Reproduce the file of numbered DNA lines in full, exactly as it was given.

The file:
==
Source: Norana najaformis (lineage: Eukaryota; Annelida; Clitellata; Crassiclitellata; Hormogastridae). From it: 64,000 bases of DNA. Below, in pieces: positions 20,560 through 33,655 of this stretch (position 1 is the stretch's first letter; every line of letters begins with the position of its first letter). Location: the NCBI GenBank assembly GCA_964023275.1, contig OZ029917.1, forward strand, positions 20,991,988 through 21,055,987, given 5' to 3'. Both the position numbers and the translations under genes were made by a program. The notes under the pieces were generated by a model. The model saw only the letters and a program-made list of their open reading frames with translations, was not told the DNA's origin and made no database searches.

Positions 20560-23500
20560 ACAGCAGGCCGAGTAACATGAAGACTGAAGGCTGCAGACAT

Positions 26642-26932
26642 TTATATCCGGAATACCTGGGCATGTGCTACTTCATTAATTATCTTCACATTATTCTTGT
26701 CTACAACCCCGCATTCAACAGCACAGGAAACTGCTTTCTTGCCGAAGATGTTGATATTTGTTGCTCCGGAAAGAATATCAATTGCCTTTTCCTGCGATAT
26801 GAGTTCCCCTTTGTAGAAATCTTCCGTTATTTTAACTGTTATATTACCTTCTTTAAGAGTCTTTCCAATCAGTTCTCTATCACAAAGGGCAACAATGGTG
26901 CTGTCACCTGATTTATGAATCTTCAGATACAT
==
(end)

Source: Norana najaformis (lineage: Eukaryota; Annelida; Clitellata; Crassiclitellata; Hormogastridae). From it: 64,000 bases of DNA. Below, in pieces: positions 20,560 through 33,655 of this stretch (position 1 is the stretch's first letter; every line of letters begins with the position of its first letter). Location: the NCBI GenBank assembly GCA_964023275.1, contig OZ029917.1, forward strand, positions 20,991,988 through 21,055,987, given 5' to 3'. Both the position numbers and the translations under genes were made by a program. The notes under the pieces were generated by a model. The model saw only the letters and a program-made list of their open reading frames with translations, was not told the DNA's origin and made no database searches.

Positions 20560-23500
20560 ACAGCAGGCCGAGTAACATGAAGACTGAAGGCTGCAGACAT

Positions 26642-26932
26642 TTATATCCGGAATACCTGGGCATGTGCTACTTCATTAATTATCTTCACATTATTCTTGT
26701 CTACAACCCCGCATTCAACAGCACAGGAAACTGCTTTCTTGCCGAAGATGTTGATATTTGTTGCTCCGGAAAGAATATCAATTGCCTTTTCCTGCGATAT
26801 GAGTTCCCCTTTGTAGAAATCTTCCGTTATTTTAACTGTTATATTACCTTCTTTAAGAGTCTTTCCAATCAGTTCTCTATCACAAAGGGCAACAATGGTG
26901 CTGTCACCTGATTTATGAATCTTCAGATACAT